AbstractTheatre translation theory has for some time been destabilised, particularly in relation to the role of the theatre translator, by the undefined notion of ‘performability’, a concept which suggests that the linguistic choices of the translator can render the script inherently performable or unperformable in the semiotic system of performance. Nevertheless, practitioners, in the current ‘dramaturgical turn’, are now demonstrating a heightened dramaturgical consciousness, documenting their practice as research in some cases, and what they perceive to be their dramaturgical choices and restitution in the translation process. However, developments in hermeneutics and semiotics have refocused criticism from a text-centred to a reader-centred analysis, meaning that the intentions of the translator, as new author, are no less subject to re-interpretation. Therefore, until we can unequivocally state that these dramaturgical choices are realised in the mise en scene by the other authors of performance - director, actors and technicians - theory, and notions of the role of the theatre translator, will remain at an impasse.
This practice-based research seeks to engage with this impasse by exploring my own dramaturgical consciousness from a documentation of my interpretation of Plautus’ Casina, to the linguistic decisions employed to encode this interpretation, and, finally, to the production process itself where these choices are tested and developed through various rehearsals, a rehearsed-reading, and audience and practitioner feedback. By tracing these developments to determine where the script influences the creation of signs in the final mise en scene, and the relationship between the verbal and non-verbal, this thesis argues that translating for performance requires a performative and dramaturgical, rather than a simply textual or historical, re-working of the source text - thus meaning a script can be made performable - and offers a model of translation, extending existing models, to encompass the specific requirements of writing for theatre.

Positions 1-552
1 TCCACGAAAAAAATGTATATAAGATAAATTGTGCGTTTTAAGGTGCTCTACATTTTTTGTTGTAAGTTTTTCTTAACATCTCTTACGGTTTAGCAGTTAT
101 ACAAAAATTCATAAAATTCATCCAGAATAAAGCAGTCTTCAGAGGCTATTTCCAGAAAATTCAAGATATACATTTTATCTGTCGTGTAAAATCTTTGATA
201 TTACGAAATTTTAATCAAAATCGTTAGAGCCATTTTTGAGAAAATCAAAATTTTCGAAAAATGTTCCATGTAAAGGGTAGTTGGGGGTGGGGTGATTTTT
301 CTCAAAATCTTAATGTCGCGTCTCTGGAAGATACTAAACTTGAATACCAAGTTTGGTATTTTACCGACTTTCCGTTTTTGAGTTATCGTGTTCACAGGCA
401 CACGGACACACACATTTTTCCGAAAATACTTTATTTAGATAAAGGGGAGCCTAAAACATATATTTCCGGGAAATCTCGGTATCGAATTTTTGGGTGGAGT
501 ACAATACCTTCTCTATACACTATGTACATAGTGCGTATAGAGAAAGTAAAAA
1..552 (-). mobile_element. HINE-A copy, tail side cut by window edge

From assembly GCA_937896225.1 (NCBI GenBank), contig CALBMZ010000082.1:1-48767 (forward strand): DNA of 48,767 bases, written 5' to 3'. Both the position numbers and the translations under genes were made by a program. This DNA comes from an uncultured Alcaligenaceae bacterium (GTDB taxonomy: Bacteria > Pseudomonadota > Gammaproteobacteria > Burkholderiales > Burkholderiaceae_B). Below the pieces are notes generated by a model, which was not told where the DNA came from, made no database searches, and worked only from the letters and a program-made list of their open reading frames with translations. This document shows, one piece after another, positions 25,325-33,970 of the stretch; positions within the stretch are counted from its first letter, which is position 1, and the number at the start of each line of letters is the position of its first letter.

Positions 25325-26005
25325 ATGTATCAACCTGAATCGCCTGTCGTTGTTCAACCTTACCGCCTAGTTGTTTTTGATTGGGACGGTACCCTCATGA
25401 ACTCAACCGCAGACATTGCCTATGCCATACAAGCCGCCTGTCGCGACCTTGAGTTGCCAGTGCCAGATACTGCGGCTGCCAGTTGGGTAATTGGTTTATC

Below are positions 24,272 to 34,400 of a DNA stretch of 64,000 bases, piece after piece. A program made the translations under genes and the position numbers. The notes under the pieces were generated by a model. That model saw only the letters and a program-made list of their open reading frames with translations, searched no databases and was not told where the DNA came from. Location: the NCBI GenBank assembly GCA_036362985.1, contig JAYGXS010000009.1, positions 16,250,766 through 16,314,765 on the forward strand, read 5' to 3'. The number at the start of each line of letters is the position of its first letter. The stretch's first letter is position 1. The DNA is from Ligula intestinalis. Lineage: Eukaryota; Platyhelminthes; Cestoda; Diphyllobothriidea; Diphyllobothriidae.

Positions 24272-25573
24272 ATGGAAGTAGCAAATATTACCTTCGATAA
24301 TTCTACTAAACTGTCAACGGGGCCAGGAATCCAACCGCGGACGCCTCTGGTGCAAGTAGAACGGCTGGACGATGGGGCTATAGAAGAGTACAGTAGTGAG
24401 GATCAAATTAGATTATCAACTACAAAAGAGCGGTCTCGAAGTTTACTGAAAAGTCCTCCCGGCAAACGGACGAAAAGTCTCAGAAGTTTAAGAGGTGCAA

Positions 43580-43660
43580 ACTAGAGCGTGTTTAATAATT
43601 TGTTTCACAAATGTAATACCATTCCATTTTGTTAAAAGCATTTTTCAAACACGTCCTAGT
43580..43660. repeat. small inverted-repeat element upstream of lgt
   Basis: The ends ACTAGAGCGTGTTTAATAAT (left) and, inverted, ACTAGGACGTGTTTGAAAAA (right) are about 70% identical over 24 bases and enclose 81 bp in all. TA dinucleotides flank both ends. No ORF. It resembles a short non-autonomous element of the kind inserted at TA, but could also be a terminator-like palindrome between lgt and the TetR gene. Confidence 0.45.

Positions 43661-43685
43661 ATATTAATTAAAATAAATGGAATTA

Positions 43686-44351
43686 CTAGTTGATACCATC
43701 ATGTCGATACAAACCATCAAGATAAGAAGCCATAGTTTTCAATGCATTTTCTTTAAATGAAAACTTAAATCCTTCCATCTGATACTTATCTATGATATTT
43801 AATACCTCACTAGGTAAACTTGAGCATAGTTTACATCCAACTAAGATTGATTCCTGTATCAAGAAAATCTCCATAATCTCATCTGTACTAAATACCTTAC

|Date of Award
|David Johnston (Supervisor) & David Robb (Supervisor)